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Police union contracts and statewide Law Enforcement Officer’s Bill of Rights laws have created a system of protections for police officers that amount to an alternate justice system, creating significant legal and structural barriers to accountability, transparency, and fairness. Of at least 4,024 people killed by police since 2013, only 85 of these cases have led to an officer being charged with a crime. Only 6 cases have led to convictions – fewer than 0.2% of known police killings. Data from some of America’s largest police departments show that officers who commit misconduct rarely face administrative consequences, either. It is not surprising that police officers are rarely, if ever, held responsible for their behavior, as the combination of provisions in police union contracts and Law Enforcement Officer’s Bill of Rights constitute de facto immunity from liability.
Recognizing that systemic change can only be achieved through comprehensive action, Campaign Zero proposes ten categories of policy solutions to end police violence in America. Among these, the policies that govern how and when officers are allowed to use force against civilians requires immediate attention and intervention. The police killed over 600 people in America in the first seven months of 2016, enabled and protected by laws and policies that allow police to use force, both deadly and otherwise, with little to no accountability.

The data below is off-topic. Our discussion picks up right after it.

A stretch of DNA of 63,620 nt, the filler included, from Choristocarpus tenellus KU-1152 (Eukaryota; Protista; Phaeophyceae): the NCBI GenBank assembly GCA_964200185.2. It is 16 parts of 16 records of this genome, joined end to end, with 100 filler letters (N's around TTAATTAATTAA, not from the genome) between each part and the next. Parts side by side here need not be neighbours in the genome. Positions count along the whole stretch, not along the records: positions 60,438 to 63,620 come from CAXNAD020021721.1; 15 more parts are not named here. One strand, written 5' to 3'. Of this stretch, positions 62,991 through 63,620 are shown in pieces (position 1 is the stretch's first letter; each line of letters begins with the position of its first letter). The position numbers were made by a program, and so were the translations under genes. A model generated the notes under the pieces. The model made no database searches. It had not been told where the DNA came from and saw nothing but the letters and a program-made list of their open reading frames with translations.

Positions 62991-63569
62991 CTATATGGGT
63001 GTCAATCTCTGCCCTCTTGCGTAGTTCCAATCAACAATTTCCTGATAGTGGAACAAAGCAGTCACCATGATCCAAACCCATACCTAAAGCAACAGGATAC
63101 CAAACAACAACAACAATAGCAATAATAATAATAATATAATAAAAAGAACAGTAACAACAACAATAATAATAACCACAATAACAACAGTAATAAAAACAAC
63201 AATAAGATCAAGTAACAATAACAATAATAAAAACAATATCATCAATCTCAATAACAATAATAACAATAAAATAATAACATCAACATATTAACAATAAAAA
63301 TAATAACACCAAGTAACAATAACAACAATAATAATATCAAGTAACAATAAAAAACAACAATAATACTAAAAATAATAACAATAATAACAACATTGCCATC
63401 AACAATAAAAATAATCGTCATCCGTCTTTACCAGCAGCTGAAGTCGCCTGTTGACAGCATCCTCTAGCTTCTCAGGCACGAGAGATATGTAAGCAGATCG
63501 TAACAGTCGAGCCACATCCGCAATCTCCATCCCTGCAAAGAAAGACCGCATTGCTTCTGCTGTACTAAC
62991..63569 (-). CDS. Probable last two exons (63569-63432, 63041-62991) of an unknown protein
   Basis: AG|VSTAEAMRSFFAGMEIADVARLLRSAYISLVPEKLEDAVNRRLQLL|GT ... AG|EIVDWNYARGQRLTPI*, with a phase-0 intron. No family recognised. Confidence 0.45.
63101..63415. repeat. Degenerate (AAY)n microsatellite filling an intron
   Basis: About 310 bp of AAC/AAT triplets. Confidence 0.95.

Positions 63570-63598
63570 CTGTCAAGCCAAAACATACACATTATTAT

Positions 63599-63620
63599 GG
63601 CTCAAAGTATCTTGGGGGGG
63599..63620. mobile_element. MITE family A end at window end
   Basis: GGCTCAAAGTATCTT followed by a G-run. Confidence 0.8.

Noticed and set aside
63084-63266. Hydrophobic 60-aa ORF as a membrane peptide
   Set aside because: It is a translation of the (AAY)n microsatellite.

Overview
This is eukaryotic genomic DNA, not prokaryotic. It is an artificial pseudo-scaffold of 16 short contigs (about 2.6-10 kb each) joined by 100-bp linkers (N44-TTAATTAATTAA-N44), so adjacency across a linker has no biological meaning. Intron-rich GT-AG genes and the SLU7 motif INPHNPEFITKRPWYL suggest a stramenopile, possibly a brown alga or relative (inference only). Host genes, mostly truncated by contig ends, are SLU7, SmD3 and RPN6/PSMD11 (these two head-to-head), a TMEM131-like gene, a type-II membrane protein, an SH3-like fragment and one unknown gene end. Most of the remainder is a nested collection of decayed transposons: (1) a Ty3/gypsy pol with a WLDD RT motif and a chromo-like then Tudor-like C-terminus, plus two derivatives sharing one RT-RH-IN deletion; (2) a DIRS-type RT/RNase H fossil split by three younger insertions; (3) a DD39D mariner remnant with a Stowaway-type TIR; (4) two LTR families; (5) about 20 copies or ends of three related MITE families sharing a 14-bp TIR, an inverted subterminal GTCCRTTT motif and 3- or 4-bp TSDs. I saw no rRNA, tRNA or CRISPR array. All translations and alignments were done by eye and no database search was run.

Body cameras are rapidly becoming the norm in communities across the country. Campaign Zero reviewed available police department body camera policies from the largest 30 cities in America to determine whether this new technology is being implemented in ways that ensure accountability and fairness while protecting communities from surveillance.